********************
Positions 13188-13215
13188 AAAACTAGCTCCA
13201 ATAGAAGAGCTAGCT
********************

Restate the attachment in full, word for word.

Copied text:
Positions 13188-13215
13188 AAAACTAGCTCCA
13201 ATAGAAGAGCTAGCT